For the Smarter Balanced Assessment results, PCA did rather well on their scores compared to the state average. They went from 66% proficiency in English/Language Arts to 74%. In Math, they went from 43% to 55%. Those are huge gains which will cause the Delaware DOE to award the charter school the token “reward school” status next fall. I have to wonder how much of these gains and “growth” are engineered by the school in advance. For the surrounding districts where PCA draws its student base from, the Smyrna School District went from 59% to 66% proficiency in ELA and 45 to 46% in Math. Capital went from 48% to 50% in ELA and 32% to 36% in Math. Campus Community School went from 62% to 60% in ELA and 37% to 40% in Math.
A few years ago, one parent pulled her child out of PCA. Her child, according to the mom, was brilliant. This student had some minor attention deficits, but was able to get straight As at the school. PCA insisted on placing the child into a lower-tiered classroom as a 4th grader. At that time, there were three levels in classrooms: lower, middle, and high. I would have to assume this was due to Response to Intervention (RtI) strategies for lower grade students when they attended those grades. But placement in RtI groups usually isn’t based on actual classroom grades. It is based on how they do on standardized tests. For this child, being placed in a lower-tier was not a good thing. The child did not feel challenged. Many children who are very smart put in this position will tend to act out. As a result, the school started putting the “bad behavior” label on the student. Teachers agreed with the mom that the student should not have been at that level. By the time the school finally put him into the higher level, it was so late in the school year (and after the 2nd wave of DCAS testing) the mother had already decided her child would not attend the school the next year. The mother stated that the new school had none of these issues and her child has thrived ever since.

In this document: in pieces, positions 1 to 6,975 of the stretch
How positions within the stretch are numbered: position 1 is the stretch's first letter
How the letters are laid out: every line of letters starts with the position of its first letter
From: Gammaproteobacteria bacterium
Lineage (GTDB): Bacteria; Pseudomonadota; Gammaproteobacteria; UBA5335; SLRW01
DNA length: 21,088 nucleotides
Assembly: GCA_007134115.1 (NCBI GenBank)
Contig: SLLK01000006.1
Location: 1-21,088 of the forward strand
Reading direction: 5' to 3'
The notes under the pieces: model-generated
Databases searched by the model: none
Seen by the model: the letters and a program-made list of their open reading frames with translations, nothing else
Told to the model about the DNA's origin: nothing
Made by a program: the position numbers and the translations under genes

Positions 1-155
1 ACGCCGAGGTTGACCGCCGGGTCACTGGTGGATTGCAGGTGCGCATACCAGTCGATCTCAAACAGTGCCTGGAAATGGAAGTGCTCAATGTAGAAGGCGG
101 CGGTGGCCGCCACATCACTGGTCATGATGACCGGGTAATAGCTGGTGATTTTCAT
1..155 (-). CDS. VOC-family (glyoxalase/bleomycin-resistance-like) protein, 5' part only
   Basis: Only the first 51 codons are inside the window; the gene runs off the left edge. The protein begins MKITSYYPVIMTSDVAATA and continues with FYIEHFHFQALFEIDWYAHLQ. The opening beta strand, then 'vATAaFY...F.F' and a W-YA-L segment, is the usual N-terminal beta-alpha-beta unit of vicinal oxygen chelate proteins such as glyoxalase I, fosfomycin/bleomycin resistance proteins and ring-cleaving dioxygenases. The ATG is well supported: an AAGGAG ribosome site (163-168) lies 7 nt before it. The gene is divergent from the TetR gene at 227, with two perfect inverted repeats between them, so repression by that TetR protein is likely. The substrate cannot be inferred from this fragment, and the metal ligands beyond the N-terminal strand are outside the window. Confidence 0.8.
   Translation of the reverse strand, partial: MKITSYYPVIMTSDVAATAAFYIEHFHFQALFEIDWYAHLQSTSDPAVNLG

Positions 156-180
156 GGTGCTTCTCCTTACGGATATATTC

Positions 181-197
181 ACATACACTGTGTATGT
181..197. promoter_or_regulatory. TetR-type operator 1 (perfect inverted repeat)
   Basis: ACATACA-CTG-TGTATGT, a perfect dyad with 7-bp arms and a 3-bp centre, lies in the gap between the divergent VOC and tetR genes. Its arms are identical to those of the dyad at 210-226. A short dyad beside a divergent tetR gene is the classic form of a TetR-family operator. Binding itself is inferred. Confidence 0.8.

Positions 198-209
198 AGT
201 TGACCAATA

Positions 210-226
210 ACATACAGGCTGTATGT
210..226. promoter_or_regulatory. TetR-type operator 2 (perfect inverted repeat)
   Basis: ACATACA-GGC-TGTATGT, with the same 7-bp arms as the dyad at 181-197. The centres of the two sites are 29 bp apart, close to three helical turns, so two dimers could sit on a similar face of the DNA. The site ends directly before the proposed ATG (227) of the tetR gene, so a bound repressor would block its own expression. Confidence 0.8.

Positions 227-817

Last weekend, I posted an article about Newark Charter School and what I see as “social engineering” to drive up their test scores. Many of the most fervent charter school supporters are parents of children who do well on these types of tests. In my opinion, far too many Delaware charters drive their enrollment based on this flawed idea. When you compare PCA’s demographics to surrounding districts and their closest competition with an area charter school, we see startling changes.